No Charges To Be Filed Against Dallas Officers Involved In ‘Screwdriver Shooting’

A grand jury’s decision to not levy charges against two Dallas Officers who were involved in the fatal shooting of a schizophrenic man has just been announced.

On June 14, 2014, Officers John Rodgers and Andrew Hutchins responded to a 911 call placed by one Shirley Harrison. Mrs. Harrison called 911, requesting police assistance with her 38-year-old son, Jason Harrison. Jason Harrison had been diagnosed with schizophrenia.

After the two Dallas officers arrived on the scene, they began to politely talk with Mrs. Harrison. Almost immediately, however, Jason Harrison immersed from the behind his mother holding a small screwdriver. The officers immediately told Jason to drop the screwdriver, but Jason failed to acquiesce. Then, in what is a disputed moment from one of the officer’s body camera footage, Jason made some type of movement toward the officers, which was answered by six shots from one of the officers.

As a result of the six shots, Jason Harrison died on the scene. In what some may deem a strange turn of events, the Harrison family released the below video last month depicting the fatal shooting of Jason. [Warning: Graphic Content]

The Harrison family filed a federal civil rights lawsuit this past October. Releasing the above video is arguably an attempt by the Harrison Family to drum up public support of their case.

While the federal civil lawsuit filed by the Harrison family is still making its way through the judicial process, the possibility of a criminal case against the responding officers has officially been halted. RT reports that the Dallas County Grand Jury announced their decision to not levy charges against the officers on April 23.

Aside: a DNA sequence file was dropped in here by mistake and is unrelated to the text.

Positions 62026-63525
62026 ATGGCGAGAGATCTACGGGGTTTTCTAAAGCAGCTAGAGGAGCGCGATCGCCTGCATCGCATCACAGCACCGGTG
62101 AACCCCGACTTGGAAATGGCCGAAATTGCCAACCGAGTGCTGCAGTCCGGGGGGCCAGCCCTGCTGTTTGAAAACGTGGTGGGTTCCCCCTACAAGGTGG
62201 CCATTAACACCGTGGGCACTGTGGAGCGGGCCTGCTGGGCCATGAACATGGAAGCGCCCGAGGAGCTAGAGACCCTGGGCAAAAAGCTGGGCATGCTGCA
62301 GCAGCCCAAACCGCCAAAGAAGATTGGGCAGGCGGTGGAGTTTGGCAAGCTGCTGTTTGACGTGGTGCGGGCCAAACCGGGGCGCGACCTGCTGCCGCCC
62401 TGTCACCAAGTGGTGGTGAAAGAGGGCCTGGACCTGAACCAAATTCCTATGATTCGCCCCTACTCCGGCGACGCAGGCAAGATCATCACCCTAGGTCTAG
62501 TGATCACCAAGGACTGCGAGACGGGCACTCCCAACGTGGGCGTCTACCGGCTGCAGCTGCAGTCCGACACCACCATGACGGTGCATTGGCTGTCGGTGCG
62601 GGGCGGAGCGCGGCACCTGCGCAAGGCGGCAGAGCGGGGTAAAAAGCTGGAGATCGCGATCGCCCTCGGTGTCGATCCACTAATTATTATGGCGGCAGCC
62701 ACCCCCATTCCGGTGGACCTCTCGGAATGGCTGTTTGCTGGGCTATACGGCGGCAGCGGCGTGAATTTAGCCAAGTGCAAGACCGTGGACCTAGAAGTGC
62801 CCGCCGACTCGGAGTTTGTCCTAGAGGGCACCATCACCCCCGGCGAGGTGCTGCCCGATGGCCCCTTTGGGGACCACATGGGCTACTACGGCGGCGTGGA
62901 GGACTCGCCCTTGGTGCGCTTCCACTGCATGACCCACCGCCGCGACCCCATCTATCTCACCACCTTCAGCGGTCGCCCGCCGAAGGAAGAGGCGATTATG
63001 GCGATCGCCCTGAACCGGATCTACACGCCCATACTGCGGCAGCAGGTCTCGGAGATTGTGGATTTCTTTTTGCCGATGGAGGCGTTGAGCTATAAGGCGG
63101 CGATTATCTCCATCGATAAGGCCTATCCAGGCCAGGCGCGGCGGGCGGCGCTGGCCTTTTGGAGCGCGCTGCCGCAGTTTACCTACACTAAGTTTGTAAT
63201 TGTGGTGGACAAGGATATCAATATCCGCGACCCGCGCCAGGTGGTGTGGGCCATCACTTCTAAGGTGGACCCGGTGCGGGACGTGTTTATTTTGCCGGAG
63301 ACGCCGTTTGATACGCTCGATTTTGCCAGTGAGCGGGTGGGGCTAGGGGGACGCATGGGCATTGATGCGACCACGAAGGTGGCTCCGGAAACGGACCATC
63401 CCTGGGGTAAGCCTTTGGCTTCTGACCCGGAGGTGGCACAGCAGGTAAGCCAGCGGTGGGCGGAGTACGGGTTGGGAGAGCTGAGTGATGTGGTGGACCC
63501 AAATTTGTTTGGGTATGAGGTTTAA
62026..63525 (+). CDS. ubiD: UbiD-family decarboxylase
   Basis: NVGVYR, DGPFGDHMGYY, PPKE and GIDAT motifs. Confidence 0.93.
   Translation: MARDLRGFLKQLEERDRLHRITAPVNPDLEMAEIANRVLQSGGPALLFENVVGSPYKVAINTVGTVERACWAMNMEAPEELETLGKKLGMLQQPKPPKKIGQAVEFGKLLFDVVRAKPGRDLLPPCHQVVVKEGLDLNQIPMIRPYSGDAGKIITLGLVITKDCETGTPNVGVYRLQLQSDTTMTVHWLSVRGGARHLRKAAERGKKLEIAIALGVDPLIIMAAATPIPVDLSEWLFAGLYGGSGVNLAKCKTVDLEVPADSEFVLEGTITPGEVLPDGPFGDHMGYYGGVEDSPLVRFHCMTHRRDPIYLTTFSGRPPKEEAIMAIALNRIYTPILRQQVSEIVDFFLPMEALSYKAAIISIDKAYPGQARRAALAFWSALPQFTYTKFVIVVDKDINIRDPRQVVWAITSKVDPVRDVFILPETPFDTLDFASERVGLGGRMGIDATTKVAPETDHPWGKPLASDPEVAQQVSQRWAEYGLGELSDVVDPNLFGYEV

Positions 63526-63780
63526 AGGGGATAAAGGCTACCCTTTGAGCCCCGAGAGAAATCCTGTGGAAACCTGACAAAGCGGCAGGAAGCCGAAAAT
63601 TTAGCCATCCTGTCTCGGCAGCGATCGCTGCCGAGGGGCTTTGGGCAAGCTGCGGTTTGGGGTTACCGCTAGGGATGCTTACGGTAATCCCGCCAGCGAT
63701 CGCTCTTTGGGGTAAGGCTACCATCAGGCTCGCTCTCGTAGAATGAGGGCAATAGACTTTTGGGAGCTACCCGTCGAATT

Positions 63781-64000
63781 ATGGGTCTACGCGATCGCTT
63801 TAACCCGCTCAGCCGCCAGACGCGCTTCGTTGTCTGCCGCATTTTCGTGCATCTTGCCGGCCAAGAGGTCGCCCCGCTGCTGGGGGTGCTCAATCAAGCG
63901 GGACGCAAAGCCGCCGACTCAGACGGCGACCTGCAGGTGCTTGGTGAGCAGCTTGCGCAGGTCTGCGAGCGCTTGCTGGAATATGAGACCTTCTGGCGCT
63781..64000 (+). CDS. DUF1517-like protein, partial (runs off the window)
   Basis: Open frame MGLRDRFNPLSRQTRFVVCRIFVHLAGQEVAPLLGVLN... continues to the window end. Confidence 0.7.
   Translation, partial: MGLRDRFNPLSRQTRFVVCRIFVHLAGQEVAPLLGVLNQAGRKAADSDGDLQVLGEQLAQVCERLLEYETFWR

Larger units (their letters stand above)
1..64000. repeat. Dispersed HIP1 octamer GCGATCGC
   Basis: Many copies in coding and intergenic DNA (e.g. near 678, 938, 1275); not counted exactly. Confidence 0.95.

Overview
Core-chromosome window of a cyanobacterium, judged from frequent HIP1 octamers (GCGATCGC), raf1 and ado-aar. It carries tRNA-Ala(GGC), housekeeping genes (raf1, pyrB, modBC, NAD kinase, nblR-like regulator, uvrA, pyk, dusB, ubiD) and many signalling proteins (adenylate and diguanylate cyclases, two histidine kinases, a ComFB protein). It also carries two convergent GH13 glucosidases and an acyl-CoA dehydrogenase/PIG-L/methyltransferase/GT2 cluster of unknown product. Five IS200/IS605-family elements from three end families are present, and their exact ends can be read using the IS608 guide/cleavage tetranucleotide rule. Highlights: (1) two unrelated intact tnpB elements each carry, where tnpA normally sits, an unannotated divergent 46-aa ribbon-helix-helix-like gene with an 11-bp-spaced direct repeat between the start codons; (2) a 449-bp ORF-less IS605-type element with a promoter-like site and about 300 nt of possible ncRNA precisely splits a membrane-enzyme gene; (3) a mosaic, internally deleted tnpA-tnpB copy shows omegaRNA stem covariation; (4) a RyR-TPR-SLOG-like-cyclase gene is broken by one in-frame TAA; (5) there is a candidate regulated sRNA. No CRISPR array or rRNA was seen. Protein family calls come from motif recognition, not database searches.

Chris Livingston, an attorney for both the responding officers stated the following in regard to the Grand Jury’s decision.

“We appreciate the grand jury’s consideration of all the evidence in the matter. The City is currently defending the civil lawsuit. Our thoughts and prayers are with all those struggling with mental illness.”

Geoff Henley, the attorney for the Harrisons, unsurprisingly has a different sentiment toward the Grand Jury’s decision and the released footage.

“We maintain the footage shows him not stabbing, not thrusting, not lunging in a way that would jeopardize the lives of these officers.”

Henley also reaffirmed the Harrison family’s intention to continue with the civil rights lawsuit circulating around what is now being deemed as the “Screwdriver Shooting.”

“The family is obviously severely disappointed. But this isn’t going to affect our case. We’ll continue to move forward.”

[Image Credit to RT]